Le pareti della cupa e oscura grotta erano ricoperte da una babele di altorilievi raffiguranti la dannazione eterna delle anime peccatrici e dei tormenti che i demoni infliggevano loro. Mani artigliate, piedi, volti contorti dall’agonia sporgevano dalle pareti proprio sopra i tavolini dove il pubblico si fermava a bere. Anche qui venivano messe in scena delle rappresentazioni grottesche: un dannato veniva cotto da alcuni diavoli in un grande calderone, e altre attrazioni prevedevano differenti e crudeli supplizi.

Seguendo la stessa falsariga, verso la fine della serata si veniva invitati ad entrare nella seconda sala, l'”Antro di Satana”, in cui si assisteva ad un ultimo spettacolo in cui Mephisto torturava alcuni peccatori, sempre in maniera esagerata e goliardica.

Il Cabaret du Néant (“Cabaret del Nulla”) stava poco distante dagli altri due, e oltre ad essere il locale più antico fu anche quello che godette di maggior fama, tanto da inaugurare per breve tempo una succursale anche a New York.

Dopo aver pagato l’ingresso e ricevuto il gettone, l’avventore veniva introdotto nella buia sala “dell’intossicazione” da camerieri incipriati di bianco e vestiti come becchini. Qui tutto l’arredamento rimandava alla morte: bare al posto dei tavoli, pareti tappezzate di aforismi sul Tristo Mietitore, un lampadario costruito con vere ossa umane e teschi appesi ai muri. Una volta accomodatisi ad una bara, il cameriere accendeva il cero funebre e prendeva le ordinazioni: i drink offerti dal menu portavano i nomi dei più celebri bacilli, germi mortiferi e morbi incurabili. L’ospite, così, sceglieva “di che morte morire” e ordinava la dipartita a lui più congeniale.

Dopo aver bevuto il pubblico veniva fatto spostare nella cameretta sul retro, la Grotta dei Trapassati. Mentre un monaco suonava un organo, un volontario veniva fatto entrare in una bara, avvolto in un sudario e infine “trasformato” di fronte agli occhi degli avventori in uno scheletro (mediante l’effetto Pepper’s Ghost di cui abbiamo già parlato in questo articolo).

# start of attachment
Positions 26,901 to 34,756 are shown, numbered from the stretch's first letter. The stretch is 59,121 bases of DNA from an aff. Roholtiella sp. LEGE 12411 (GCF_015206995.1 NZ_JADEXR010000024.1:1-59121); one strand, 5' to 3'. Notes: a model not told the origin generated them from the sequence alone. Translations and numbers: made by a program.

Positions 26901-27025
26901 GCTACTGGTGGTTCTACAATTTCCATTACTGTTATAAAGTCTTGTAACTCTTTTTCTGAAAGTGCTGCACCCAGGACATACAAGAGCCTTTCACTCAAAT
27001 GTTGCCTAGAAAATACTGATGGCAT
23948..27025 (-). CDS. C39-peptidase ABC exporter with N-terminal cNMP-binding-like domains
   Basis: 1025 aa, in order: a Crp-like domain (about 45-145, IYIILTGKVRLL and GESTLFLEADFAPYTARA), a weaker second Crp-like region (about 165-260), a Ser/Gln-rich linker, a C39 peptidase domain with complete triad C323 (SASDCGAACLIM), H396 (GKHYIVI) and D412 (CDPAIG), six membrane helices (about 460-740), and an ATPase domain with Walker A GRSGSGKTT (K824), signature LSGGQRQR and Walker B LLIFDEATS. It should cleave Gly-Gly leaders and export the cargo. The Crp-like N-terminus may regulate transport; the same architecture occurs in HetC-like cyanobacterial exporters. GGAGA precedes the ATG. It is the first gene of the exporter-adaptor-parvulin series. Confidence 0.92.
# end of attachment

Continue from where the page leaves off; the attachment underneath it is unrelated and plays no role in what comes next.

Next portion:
Il Cabaret de l’Enfer e quello du Ciel rimasero in piedi fino agli anni ’50, prima di essere smantellati; il Cabaret du Néant venne chiuso un po’ più tardi, all’inizio degli anni ’60.

Per questo articolo dobbiamo ringraziare uno dei nostri blog preferiti di sempre: La Rocaille, colto e curatissimo spazio dedicato alla decadenza, al kitsch e all’arte in generale (moda, architettura, design, iconografia, ecc.). Tutte le fotografie e gran parte delle info provengono da lì. Grazie, Annalisa!

The Tiger Lillies

Band di culto formata a Londra nel 1989, i Tiger Lillies sono tra i più originali e sconcertanti gruppi musicali in circolazione. Il loro stile unico è un misto di cabaret gitano, di rimandi brechtiani e di black humor, il tutto condito dall’uso di strumenti talvolta inusuali e da arrangiamenti rétro.

I loro testi, spesso controversi, esplorano l’universo oscuro dei depravati e dei perdenti, raccontando sordide storie di violenza, morte, sesso e blasfemia. Il loro mondo è una sorta di bassofondo crepuscolare e post-apocalittico in cui prostitute, freaks, ubriachi e assassini incontrano sorti orribili. Ma l’incredibile espressività facciale del cantante Martyn Jacques, il suo look da clown “andato a male” e la sua voce in falsetto (sgradevole, inquietante, eppure magnetica) contribuiscono a stemperare i toni delle liriche, calandole in una dimensione teatrale e surreale.

Così quando i Tiger Lillies ci cantano le loro fiabe macabre piene di bambini che sanguinano a morte, prostitute ubriache dalla pelle di serpente, accoppiamenti con animali e altre simili atrocità, l’umorismo nerissimo riesce comunque a distanziarci e a lasciarci turbati, sì, ma anche ghignanti.



Sito ufficiale.